Cell Lysis and Fractionation

Creative Biostructure is pround to offer cell lysis and fractionation technical support in order to accelerate your protein research. It is a crucial part of life science research to study proteins in living organisms. Proteins are the fundamental materials which are essential for cellular structure and function, and they are the most diverse and important biologically molecules. The first step in protein analysis is cell lysis and fractionation.

Cell membranes and organelles can be disrupted by cell lysis, leading to unregulated proteolytic activity which can affect the protein yield and function. Protease and phosphatase inhibitors are frequently added in order to avoid degradation of extracted proteins and to obtain the best possible protein yield and activity after cell lysis process. Researchers have identified a large number of compounds that can be used to reduce or inactivate the protease activities and phosphatase activities by binding to them reversibly or irreversibly.

Since some detergents added in protein extraction formulations may cause inactivation of enzymes of interest or alter their long-term stability, it is essential to remove the detergents following cell lysis sometimes. Furthermore, high concentrations of detergents or salts prefer to interfere with some common research methods including protein assays, gel electrophoresis, purification, immunoprecipitation, and mass spectrometry. Dilution or dialysis is the simplest way to mitigate the interfering substances.

Methods used for cell lysis and fractionation are listed in the table below.

Lysis Method Apparatus Method Sample Type Fractions Isolated Advantages Disadvantages
Mechanical Waring blender Shearing caused by rotating blades Mammalian tissues or cells Total protein Inexpensive equipment Reproducibility may vary, denaturing may occur, noisy
Bead beater Disruption caused by collision with agitated beads in liquid suspension Mammalian tissues or cells, yeast or bacterial cells, plant tissue Total protein Low shearing, works with wide range of cell and tissue types, good for hard, difficult tissues Denaturing may occur due to heat generated, noisy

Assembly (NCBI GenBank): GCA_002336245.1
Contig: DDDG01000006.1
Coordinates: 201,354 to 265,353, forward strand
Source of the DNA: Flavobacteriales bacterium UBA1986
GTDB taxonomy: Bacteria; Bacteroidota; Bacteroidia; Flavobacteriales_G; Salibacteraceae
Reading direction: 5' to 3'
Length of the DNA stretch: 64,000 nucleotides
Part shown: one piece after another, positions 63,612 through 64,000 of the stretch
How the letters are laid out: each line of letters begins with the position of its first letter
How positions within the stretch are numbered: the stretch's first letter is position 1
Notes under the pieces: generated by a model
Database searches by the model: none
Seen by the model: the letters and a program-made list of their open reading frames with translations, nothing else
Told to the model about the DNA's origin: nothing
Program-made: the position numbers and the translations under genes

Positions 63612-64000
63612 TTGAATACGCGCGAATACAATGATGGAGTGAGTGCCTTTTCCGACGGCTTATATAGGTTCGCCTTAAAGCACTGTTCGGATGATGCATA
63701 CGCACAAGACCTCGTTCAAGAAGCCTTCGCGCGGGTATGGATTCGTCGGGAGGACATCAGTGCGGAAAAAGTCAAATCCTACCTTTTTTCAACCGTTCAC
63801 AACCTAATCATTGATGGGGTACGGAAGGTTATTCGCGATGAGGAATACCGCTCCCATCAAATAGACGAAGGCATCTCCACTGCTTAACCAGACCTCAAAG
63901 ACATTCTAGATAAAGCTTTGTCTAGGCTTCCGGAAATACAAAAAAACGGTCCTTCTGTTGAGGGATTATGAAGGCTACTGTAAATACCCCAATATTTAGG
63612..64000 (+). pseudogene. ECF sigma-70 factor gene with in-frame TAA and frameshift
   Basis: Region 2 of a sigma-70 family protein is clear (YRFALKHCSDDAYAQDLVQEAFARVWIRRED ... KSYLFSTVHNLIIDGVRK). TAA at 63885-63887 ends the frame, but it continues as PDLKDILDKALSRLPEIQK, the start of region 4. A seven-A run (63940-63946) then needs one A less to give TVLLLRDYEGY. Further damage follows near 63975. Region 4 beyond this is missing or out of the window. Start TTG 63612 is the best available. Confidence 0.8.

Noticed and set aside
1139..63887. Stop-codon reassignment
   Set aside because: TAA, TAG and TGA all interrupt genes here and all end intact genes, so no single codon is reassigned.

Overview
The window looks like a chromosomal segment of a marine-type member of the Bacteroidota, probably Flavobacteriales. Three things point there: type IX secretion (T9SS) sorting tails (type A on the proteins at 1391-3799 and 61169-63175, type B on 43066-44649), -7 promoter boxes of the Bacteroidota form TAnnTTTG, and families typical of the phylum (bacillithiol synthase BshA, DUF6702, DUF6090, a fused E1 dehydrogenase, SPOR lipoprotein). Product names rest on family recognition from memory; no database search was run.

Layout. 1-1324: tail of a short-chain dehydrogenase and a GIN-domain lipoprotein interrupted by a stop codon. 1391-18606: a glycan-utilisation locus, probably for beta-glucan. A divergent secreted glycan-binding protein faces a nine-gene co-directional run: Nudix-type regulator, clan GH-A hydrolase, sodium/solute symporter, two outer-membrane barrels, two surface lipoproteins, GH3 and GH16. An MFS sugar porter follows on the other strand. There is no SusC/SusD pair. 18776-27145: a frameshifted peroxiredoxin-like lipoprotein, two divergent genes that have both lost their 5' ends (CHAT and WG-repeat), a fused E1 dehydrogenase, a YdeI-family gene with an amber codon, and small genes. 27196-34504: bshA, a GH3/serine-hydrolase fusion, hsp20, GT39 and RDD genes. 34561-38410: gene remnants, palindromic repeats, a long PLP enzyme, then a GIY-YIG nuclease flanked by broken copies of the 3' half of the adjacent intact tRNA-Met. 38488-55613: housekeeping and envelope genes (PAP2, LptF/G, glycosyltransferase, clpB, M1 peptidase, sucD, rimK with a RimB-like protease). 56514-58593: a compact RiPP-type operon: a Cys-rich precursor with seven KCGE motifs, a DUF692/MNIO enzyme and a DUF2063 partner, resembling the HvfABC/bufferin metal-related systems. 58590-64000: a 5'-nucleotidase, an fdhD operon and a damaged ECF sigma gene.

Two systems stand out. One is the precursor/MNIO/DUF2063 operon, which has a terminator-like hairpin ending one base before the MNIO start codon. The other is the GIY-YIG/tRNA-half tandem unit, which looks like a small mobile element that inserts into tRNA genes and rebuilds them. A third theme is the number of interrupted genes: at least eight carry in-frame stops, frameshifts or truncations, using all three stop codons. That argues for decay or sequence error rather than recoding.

Potter-Elvehjem homogenizer Shearing is caused by a PTFE- coated pestle that is manually or mechanically driven into a conical vessel Mammalian tissues or cells Total protein Hand-held device, ideal for small volumes Reproducibility may vary, denaturing may occur
Dounce homogenizer Shearing caused by a round glass pestle that is manually driven into a glass tube Mammalian tissues or cells Total protein, mitochondria Inexpensive equipment, ideal for small volumes Reproducibility may vary, denaturing may occur
French press Shearing is caused by high pressure when sample is forced through a small hole Bacterial cells Total protein Rapid, efficient Minimum 40mL samples, very expensive, noisy, lengthy set-up and clean-up
Sonication Sonicator Shearing is caused by high frequency sound waves Mammalian tissues or cells, yeast or bacterial cells Total protein Directly compatible with downstream applications Reproducibility may vary, denaturing may occur, noisy
Manual Grinding Mortar and pestle Disruption is caused by shearing and ice crystals in membranes Plant tissue Total protein Inexpensive Reproducibility may vary
Reagent-based None, except for tissues Disruption of lipid membrane and/or cell wall Mammalian, bacterial, yeast, insect, and plant cells and/or tissues Total protein or subcellular fractions or organelles Rapid, gentle, efficient, reproducible, high protein yield Some components may need to be removed for downstream analysis
Freeze/Thaw Freezer or dry ice/ethanol in container Disruption is caused by the formation of ice crystals Bacterial and mammalian cells Total protein Inexpensive Multiple cycles may be required, reproducibility may vary


1. How to increase lysis efficiency?
The sample type matters. Some cell types are easier for lysis than others. For example, the animal cells only contain one barrier that separate cell contents from the environment--the plasma membrane, while a rigid cell wall surrounds plasma membrane in plants and bacteria.
Detergent removal is important as well.

2. Degradation of target protein 
Using a protease inhibitor;
Make sure all lysis steps were performed at 4˚C.

3. Overexpression
Some proteins can be overexpressed into insoluble and misfolded inclusion bodies. You need to adjust and optimize the expression conditions to obtain soluble protein.

4. Low yield
Optimizing the transfection procedure if the target protein was transfected into the cell line.
Make sure the recommended amount of lysis reagents was used.
Increasing the incubation time.
More vigorously mixing.

Creative Biostructure has a rich-experienced support team to offer a wide variety of technical resources in protein purification which are listed as below. We are more than happy to help you and address your research problems. Please feel free to Contact Us.

For Research Use Only. Not for use in diagnostic or therapeutic procedures.

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